You've heard it a dozen times before -- but how much rest is ideal each day? Researchers believe that is relevant to your age.
Sleep. Why is it so hard to sleep well these days? Hectic lifestyles -- job pressure, deadlines, personal and professional stress -- are factors known to contribute to sleep disorders such as insomnia.
It is important to get plenty of good sleep not only for survival but also for healthy living. A good night's sleep refuels your body with energy, relaxes your brain, and rejuvenates your mind for the next day.
How much sleep do you need?
The amount of sleep you need depends on several factors, for example your age. While infants sleep at least 16 to 18 hours a day, toddlers need much less -- as much as 11 hours, whereas school-going children can do with 10 hours of sleep every night. When you reach your teens, you can do with about nine hours of sleep and by the time you are an adult, seven to eight hours of sleep suffice. Sleep patterns observed in older adults show that they tend to sleep much less -- their sleep is light and they are known to awaken frequently during the night, as compared to younger adults.
As a young adult then, doctors recommend seven to eight hours of sleep every night. But why is sleep of seven to eight hours every night considered adequate when your body may feel rested even after five hours?
Researchers and sleep experts working on establishing the connection between sleep and good health, say that people who sleep less than seven to eight hours a day are less equipped to perform complex mental functions than people who get adequate sleep every night. A good night's sleep, they say, has a positive impact on the physical as well as mental and behavioral health of people, irrespective of age and sex. The quality of sleep you get is as important as the quantity of sleep. If you wake up several times during that time, or toss and turn on your bed, you are most likely going to be drowsy during the next day due to lack of good sleep. Your need for sleep also increases and you end up sleeping in excess of your daily quota if you have been sleep-deprived the previous night.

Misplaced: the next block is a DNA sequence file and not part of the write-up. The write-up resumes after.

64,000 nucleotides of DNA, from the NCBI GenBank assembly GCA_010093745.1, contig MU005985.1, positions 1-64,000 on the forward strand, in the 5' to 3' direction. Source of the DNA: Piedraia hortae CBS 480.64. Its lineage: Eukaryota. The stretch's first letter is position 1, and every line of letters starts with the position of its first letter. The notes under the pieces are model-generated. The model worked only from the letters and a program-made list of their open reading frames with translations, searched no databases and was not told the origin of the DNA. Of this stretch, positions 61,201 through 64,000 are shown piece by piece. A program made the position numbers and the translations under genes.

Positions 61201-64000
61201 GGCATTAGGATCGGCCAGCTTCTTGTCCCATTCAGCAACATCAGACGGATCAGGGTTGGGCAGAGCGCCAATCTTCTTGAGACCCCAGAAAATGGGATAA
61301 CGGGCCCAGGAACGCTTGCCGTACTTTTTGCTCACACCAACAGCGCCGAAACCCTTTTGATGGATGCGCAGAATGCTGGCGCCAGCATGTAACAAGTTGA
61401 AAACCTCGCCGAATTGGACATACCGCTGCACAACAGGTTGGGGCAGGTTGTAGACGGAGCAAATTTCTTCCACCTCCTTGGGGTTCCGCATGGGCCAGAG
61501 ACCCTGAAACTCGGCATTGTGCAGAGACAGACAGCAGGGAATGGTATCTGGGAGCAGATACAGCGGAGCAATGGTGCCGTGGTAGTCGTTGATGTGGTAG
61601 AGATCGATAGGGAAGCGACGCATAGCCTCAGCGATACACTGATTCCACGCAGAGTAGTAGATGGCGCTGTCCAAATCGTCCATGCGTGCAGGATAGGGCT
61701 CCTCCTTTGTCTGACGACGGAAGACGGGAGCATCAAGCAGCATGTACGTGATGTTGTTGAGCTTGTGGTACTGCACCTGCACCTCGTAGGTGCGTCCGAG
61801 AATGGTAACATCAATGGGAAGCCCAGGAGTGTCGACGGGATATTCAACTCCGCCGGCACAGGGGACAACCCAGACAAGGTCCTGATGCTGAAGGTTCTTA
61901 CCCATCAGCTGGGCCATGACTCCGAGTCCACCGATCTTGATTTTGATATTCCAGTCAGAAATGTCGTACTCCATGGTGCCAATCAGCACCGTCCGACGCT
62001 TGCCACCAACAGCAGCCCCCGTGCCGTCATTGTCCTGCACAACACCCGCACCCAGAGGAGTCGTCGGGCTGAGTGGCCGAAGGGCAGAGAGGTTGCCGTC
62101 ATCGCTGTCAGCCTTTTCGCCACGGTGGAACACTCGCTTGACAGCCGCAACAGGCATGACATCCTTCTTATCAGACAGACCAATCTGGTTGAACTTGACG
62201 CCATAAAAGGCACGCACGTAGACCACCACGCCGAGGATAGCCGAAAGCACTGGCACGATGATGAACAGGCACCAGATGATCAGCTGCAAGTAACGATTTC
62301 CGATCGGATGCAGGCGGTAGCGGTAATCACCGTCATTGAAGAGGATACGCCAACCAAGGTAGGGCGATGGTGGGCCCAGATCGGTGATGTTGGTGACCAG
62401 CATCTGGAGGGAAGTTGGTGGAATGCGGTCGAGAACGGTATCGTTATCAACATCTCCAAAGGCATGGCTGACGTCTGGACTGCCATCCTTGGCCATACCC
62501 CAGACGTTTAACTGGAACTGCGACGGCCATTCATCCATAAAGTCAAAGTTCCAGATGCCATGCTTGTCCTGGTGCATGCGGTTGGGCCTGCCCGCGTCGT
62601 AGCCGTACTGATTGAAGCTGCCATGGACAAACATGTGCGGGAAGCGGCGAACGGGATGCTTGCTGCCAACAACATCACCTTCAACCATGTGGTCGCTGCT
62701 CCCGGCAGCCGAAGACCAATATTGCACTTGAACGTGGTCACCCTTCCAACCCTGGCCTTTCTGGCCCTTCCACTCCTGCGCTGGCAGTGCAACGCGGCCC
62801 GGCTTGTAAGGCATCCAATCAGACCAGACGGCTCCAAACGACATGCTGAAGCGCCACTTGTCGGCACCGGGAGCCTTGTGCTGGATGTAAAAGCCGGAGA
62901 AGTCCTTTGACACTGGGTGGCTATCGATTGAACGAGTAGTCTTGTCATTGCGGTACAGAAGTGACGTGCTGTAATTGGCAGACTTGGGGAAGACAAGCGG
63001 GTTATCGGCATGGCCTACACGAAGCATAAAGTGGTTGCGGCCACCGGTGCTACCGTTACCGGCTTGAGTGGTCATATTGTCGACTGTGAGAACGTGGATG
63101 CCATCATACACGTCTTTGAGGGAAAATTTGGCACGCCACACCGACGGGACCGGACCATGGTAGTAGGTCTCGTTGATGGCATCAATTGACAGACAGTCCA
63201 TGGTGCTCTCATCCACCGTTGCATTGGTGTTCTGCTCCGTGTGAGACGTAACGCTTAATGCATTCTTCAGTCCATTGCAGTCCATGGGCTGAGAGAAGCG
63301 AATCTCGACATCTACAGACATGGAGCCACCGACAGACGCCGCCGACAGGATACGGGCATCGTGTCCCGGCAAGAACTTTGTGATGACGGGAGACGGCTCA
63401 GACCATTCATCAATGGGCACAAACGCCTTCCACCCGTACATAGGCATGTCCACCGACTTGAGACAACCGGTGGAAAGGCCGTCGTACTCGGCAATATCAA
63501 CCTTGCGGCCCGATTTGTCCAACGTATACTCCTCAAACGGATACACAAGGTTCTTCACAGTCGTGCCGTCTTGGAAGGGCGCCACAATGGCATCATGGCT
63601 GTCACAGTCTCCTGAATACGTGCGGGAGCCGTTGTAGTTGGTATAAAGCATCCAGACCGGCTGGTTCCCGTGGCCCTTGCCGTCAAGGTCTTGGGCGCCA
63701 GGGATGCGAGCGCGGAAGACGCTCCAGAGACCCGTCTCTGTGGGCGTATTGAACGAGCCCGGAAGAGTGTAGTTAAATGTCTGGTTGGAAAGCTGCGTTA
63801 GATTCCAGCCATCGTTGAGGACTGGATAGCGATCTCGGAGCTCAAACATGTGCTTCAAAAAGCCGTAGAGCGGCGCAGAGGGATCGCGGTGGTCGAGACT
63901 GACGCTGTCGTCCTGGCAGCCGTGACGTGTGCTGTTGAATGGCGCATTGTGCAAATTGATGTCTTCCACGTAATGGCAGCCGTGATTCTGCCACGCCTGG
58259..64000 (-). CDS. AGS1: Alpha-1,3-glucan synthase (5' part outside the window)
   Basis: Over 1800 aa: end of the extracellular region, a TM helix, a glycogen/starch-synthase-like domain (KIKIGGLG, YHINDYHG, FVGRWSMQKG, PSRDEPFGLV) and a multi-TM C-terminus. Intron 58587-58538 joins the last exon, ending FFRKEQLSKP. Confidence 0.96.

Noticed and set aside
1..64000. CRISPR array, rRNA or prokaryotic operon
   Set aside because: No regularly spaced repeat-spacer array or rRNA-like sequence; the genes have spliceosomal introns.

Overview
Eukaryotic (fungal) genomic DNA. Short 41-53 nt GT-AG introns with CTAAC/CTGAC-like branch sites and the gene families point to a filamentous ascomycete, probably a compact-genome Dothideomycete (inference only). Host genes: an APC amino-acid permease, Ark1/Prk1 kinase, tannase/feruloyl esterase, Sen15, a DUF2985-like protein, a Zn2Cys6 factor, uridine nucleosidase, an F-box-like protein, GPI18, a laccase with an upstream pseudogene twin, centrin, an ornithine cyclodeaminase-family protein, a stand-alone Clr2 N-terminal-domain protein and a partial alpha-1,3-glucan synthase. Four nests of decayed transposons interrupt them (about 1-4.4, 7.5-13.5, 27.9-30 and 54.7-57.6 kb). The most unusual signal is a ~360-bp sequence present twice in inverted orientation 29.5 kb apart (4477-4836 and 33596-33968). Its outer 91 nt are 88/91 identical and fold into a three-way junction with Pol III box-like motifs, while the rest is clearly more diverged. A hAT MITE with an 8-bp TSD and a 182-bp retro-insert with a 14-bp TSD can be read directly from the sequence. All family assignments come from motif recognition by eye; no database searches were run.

Is insufficient sleep bad for health?
Fewer hours of sleep are detrimental to your health and eventually impact your longevity. Short sleep, according to the Sleep Foundation of America, is associated with the following risks:
- Increased risk of motor vehicle accidents.
- Increase in body mass index -- a greater likelihood of obesity due to an increased appetite caused by sleep deprivation.
- Increased risk of diabetes and heart problems.
- Increased risk of psychiatric conditions including depression and substance abuse.
- Decreased ability to pay attention, react to signals or remember new information
Research shows that short or disturbed sleep affects mood, performance and alertness and can result in injury or death.
While short or insufficient sleep affects your longevity, research says there is just as much risk with sleeping too long. Studies show that people who sleep less than six hours a night are as much at risk as those who sleep more than eight hours every night, as against those who sleep seven to eight hours a night and reportedly live the longest.
Sickness is U-shaped, which means both short and long sleep are linked with diseases such as depression, obesity and therefore with heart disease and so on. Scientists are not clear about the cause and effect and whether a short sleeper can live longer by sleeping more or vice versa. But the fact remains when you sleep less, you are less alert, grumpy, lack focus and concentration and more at risk of conditions such as depression, obesity and that of the heart. Continued sleep deprivation is also associated with hallucinations and damage of mental faculties.
How does sleep help?
Sleep relaxes the brain and heals the body. During sleep, the neurons that are active during the day shut down and repair themselves. Sleep allows the brain to exercise synapses that might otherwise break down and weaken due to lack of activity, helps to process new information and organise the old data as it reinforces memory. Scientists say that while sleeping, many of the organs and regulatory systems of our body work actively.
Getting adequate sleep is important because it makes your nervous system function properly. In addition, it heals the bodily organs and helps to boost the immune system. The body, during this time, replaces chemicals and repairs muscles, aging or dead cells and other tissues. During sleep, the body increases its rate of cell division and protein synthesis, aiding in the repair and restoration process.